Iran invests in Iraq’s Mahdi Army
BEIRUT - Iran is looking for a new Hezbollah in Iraq and seems to have found it in the Mahdi Army. Actually, the mullahs have been seeking to build such a force since Syria and Israel came dangerously close — in their eyes — to reaching a peace agreement in 2008.
Tehran’s hardliners were appalled at the very thought of Syria quitting the “axis of resistance”. According to Iranian logic, peace between Syria and Israel was as bad as the Assad government collapsing since that would spell disaster for Hezbollah, whose supply lines from Tehran via Damascus would be severed.
Syria at the time was using Hezbollah — the “Party of God” — as a bargaining chip to win back the Israeli-occupied sector of the Golan Heights while Iran was using it to spread its Islamic revolution and empower Arab Shias across the Middle East.
Once the strategic Golan plateau was back in Syrian hands, Damascus did not seem to care whether Hezbollah changed form or shape — or even disappeared altogether but Iran saw things very differently.
Syrian-Iranian differences on the future of Hezbollah were not new, although they have now become history because of Hezbollah’s critical support for President Bashar Assad since the Syrian war broke out in 2011.
During the Middle East peace process in the mid-1990s, Farouk al- Sharaa, then Syria’s foreign minister, told the Americans that Damascus was willing to help transform Hezbollah into a political party — that is, to disarm it.
Tehran began preparing a Plan B for its ambitions in the Arab world along the lines of “what if Hezbollah departed the scene in Lebanon”. This would only happen, of course, if it became embroiled in a grinding civil war in Lebanon or was defeated in another battle with Israel — or if Syria decided to cut it loose, effectively neutralising the party since its lifeline from Iran ran through Syria.
For Tehran, this involved creating an Arab Shia alternative to Hezbollah, a paramilitary group that could serve Iran’s interests in protecting Shias and spreading Persian influence.
The Iranians found that Iraq, a country ruined by the American occupation, was very similar to how war-battered Lebanon was when Hezbollah was created in 1982. Weapons and money were seemingly everywhere, thanks to political and security chaos, and thousands of indoctrinated Shias were willing to take up arms against foreign occupation.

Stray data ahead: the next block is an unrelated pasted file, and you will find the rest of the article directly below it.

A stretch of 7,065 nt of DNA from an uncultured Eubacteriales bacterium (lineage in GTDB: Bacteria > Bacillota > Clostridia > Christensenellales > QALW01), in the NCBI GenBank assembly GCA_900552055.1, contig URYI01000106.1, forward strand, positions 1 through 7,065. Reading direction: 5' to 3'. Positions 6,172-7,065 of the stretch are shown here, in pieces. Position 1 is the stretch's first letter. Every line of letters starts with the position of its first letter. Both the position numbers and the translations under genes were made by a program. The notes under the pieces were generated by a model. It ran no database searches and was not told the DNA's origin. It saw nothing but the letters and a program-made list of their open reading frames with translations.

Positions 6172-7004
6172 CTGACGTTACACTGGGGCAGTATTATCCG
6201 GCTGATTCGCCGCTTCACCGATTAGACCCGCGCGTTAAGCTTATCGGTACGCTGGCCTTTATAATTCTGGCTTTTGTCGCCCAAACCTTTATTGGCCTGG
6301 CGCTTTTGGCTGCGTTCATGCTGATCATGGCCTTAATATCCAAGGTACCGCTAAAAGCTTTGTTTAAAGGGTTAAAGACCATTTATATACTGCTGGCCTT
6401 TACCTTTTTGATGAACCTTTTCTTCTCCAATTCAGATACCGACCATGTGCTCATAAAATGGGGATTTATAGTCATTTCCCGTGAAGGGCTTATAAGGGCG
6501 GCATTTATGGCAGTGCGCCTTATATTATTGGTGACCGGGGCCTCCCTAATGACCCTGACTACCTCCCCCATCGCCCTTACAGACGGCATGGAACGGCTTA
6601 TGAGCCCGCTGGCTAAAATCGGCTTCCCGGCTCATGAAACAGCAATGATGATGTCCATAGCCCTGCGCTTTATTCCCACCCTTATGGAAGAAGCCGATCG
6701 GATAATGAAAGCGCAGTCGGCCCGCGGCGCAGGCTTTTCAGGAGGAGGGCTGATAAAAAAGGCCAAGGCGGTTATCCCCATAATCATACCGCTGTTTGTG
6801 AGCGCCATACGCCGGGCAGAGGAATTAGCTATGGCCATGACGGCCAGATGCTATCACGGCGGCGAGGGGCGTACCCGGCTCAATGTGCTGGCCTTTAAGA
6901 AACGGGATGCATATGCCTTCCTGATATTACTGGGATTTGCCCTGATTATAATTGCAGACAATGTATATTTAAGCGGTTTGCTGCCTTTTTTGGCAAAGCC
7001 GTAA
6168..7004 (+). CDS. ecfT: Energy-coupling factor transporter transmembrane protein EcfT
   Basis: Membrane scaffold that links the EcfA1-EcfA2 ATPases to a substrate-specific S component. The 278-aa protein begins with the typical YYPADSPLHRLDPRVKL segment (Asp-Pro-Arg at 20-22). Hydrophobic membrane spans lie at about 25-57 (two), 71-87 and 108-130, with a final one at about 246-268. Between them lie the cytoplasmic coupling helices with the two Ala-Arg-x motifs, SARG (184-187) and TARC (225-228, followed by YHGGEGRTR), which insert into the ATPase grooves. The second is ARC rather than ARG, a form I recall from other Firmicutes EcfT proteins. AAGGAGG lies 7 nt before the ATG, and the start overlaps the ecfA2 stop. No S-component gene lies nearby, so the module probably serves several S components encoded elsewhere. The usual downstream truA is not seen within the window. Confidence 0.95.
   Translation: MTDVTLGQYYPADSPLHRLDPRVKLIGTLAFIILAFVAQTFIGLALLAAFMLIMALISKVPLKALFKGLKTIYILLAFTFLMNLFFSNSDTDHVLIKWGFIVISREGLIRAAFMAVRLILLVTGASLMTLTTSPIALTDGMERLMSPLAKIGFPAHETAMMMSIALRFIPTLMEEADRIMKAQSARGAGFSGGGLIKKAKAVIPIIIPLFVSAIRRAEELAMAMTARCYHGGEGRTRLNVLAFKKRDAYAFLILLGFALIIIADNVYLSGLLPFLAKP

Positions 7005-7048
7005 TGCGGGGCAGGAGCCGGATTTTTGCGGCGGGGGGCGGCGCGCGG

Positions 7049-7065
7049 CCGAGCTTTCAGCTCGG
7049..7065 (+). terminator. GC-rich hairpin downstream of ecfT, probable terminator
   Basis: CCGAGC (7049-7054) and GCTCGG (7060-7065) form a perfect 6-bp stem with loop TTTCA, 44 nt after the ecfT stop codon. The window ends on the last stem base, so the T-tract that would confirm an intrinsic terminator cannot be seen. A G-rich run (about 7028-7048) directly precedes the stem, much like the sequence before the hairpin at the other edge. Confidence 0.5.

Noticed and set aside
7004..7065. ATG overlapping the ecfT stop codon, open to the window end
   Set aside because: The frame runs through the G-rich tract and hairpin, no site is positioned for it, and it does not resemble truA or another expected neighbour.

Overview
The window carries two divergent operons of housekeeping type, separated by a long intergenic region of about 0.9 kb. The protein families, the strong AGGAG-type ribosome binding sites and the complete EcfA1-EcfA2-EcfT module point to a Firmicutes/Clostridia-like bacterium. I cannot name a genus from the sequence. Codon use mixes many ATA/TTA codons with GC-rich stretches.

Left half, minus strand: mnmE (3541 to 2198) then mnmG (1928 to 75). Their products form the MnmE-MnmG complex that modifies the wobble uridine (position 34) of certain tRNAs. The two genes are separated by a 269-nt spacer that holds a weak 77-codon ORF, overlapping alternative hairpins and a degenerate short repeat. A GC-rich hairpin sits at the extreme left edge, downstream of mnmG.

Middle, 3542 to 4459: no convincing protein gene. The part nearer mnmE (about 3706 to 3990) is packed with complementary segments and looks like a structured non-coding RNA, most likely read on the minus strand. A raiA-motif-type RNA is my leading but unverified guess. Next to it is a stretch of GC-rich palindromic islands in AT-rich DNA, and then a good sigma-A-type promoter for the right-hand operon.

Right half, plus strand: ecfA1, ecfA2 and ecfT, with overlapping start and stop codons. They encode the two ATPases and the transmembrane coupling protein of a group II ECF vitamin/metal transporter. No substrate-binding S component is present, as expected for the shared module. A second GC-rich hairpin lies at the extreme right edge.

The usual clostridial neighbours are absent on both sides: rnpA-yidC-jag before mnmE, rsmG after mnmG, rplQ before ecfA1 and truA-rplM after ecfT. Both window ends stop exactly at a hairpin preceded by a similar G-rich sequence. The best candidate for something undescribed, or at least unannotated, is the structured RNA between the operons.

Iran found two Iraqi Shia parties waiting to become another Hezbollah: the Badr Brigades and the Mahdi Army of Shia cleric Muqtada al-Sadr.
The Badr Brigades were the Iran-officered military wing of the Iran-based Supreme Council for the Islamic revolution in Iraq formed by Iranian intelligence in 1982. It was funded by Tehran and trained by Iranian officers and its troops fought as part of the Iranian Army throughout the 1980-88 war with Iraq.
Ordinary Iraqis never forgave Badr’s leaders for killing their own countrymen on orders from Tehran in that conflict and, since the 2003 fall of Saddam Hussein, these figures have been deeply involved in corruption, kidnappings and death squads, forcing Iran to drop them for their Hezbollah II project.
The Mahdi Army, founded by al-Sadr in mid-2003, seemed a far better choice for Tehran. Since his teens, al-Sadr had been greatly inspired by Hassan Nasrallah, Hezbollah’s charismatic leader, and both men rose to lead their parties at a fairly young age; Nasrallah at 31 in 1994, al-Sadr at 30 in 2003.
Al-Sadr’s fighters were promoted as war heroes for leading an insurgency against the US occupation in 2004, just as Nasrallah had fought the Israelis from the early 1980s. Al- Sadr marketed himself as a champion of Iraqi independence and, because he was not a creature of Iran like the Badr leaders, he was more acceptable to the Iraqi street.
Following Hezbollah’s playbook, he turned his militia into a full-fledged army, expelling the undisciplined, the reckless, the corrupt and those with questionable loyalties.
Al-Sadr then retreated to a religious seminary in the holy city of Najaf to elevate his academic credentials, eyeing the rank of mujtahid (Islamic jurisprudent) instead of the mid-level rank of hojatoleslam that he held then and which did not allow him to issue fatwas.
Copying Nasrallah, al-Sadr stopped using the word Shia in his speeches and began marketing himself as an Iraqi nationalist. He and Nasrallah both understand the complexities of the confessional systems in their respective countries and never call for establishing a Shia theocracy, based on the Iranian model.
Al-Sadr also copied Hezbollah’s massive charity network, monopolising education, hospitals and fundraising within the Shia neighbourhoods, making sure that families in need received monthly stipends from the Mahdi Army.
After his followers stormed the Green Zone in May in an unprecedented show of force to demonstrate who really rules Baghdad, it is prudent to ask whether they have, in fact, become Iran’s Hezbollah II and what their role will be in Iraq and the Middle East at large.